Abraham Lincoln and American political religion by Glen E. Thurow

By Glen E. Thurow

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It is less evident that the war tested whether "any nation so conceived and so dedicated" can long endure. It is possible, even plausible, that the war and its outcome were rooted in causes peculiar to the United States. The existence of slavery, the constitutional and legal situation, the economic strengths and weaknesses of each side all seem peculiar to the United States. It might appear that the collapse of such a nation would show little about its possibility elsewhere. We must see why Page 21 Lincoln thought the war the outcome not of causes unique to the United States but of causes inherent in the very kind of nation the United States was one conceived in liberty and dedicated to the proposition that all men are created equal.

He went on to argue that while the separation of church and state must be complete in that there could be no interference with the free exercise of religion nor any establishment of religion, there need not be separation in all respects. To declare the program unconstitutional, the Court would have to declare any connection whatever between church and state, even the Court's own opening words at each session ("God save the United States and this Honorable Court"), to be unconstitutional. Not only would this be carrying the notion of separation of church and state to ridiculous extremes, but, he maintained: We are a religious people whose institutions presuppose a Supreme Being.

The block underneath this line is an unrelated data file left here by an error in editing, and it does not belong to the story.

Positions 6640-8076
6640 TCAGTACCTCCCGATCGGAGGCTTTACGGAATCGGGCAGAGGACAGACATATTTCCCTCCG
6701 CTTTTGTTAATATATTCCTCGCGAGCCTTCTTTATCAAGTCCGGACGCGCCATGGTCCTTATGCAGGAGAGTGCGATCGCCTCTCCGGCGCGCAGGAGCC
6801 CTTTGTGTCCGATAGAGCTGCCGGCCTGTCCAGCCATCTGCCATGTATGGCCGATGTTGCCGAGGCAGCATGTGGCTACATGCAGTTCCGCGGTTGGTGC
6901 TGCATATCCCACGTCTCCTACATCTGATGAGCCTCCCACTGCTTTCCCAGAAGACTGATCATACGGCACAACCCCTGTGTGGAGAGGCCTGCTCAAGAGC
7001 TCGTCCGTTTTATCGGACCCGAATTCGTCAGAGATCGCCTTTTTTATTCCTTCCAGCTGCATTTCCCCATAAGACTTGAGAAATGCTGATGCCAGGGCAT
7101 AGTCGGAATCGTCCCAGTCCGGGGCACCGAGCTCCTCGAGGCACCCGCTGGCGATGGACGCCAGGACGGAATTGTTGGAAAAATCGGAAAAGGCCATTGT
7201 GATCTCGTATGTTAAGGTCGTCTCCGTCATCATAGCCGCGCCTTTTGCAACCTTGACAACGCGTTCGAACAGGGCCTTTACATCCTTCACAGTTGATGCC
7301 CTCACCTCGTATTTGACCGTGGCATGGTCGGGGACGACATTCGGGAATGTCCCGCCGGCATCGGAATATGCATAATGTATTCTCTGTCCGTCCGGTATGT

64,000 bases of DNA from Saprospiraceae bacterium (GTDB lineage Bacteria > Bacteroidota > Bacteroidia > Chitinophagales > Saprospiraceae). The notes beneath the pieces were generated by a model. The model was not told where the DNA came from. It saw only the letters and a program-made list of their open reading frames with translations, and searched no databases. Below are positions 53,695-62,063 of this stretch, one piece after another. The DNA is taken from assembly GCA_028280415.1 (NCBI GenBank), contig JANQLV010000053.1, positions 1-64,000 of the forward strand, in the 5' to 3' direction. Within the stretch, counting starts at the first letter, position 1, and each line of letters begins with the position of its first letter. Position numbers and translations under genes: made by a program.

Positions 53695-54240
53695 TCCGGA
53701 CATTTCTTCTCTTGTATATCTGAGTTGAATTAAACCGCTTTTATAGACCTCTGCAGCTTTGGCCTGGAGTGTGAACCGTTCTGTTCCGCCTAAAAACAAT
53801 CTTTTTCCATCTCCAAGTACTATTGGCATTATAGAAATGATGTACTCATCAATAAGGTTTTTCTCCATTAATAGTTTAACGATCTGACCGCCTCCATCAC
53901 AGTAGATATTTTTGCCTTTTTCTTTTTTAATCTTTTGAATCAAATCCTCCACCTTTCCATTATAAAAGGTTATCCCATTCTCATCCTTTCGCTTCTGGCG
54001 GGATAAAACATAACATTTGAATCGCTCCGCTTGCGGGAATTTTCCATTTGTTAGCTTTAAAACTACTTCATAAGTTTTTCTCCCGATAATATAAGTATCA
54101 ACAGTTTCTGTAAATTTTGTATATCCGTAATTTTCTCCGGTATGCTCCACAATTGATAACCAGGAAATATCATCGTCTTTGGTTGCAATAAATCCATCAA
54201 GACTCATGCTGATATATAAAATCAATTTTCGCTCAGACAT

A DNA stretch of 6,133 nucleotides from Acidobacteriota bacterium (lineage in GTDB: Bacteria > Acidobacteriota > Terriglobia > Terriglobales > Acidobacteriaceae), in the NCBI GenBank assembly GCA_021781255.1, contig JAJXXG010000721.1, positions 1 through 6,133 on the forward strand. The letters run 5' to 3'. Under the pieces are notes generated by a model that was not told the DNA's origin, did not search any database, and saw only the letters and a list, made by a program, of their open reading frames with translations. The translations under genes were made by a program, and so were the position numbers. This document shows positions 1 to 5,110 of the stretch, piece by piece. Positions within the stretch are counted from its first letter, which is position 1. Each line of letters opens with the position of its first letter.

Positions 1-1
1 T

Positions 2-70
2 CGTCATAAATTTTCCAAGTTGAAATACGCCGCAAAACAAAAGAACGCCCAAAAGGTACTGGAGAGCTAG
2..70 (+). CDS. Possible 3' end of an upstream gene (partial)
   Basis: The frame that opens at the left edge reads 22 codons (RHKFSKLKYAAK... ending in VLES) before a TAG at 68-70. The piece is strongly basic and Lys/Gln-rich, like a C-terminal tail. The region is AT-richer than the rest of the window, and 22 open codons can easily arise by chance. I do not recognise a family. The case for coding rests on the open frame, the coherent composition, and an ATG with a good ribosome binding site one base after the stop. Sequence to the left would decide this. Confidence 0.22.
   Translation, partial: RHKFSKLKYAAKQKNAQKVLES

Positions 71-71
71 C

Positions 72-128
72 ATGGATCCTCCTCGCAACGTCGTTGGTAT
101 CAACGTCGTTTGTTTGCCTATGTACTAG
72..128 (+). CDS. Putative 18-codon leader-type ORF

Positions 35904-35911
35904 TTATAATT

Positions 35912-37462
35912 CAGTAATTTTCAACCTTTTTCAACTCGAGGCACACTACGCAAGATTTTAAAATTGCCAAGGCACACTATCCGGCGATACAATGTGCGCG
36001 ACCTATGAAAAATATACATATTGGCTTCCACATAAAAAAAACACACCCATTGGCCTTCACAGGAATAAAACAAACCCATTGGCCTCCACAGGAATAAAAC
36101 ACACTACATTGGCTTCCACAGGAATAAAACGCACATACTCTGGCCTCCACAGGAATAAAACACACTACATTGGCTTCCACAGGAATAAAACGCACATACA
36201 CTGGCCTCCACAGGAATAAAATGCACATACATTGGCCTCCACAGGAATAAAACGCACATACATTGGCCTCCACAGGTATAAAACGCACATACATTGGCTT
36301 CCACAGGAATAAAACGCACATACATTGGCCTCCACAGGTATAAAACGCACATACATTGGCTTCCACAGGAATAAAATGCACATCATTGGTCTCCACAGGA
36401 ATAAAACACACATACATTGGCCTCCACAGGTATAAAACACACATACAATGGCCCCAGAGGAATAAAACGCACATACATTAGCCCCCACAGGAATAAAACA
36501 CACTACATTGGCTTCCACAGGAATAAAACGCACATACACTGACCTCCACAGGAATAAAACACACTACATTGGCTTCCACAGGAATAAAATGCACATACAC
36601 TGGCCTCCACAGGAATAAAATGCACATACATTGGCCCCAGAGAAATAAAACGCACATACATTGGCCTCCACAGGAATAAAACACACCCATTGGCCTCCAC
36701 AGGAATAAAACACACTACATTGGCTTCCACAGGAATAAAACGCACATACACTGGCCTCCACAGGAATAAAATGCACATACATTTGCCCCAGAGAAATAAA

The height of Jefferson's statescraft could be seen in the Declaration of Independence; Washington's magnanimity and prudence viewed in his Farewell Address; Madison's architectonic calculations recognized in the Federalist Papers. The newer view held that a stateman's words were but a rationalization for his actions, or a screen behind which he could carry out deeds he could not defend in public. Speech was thought a weapon in a battle whose ends and true purposes must be found in psychology, the forces of history, economic interest, or other factors either not recognized or not acknowledged by the statesman himself.

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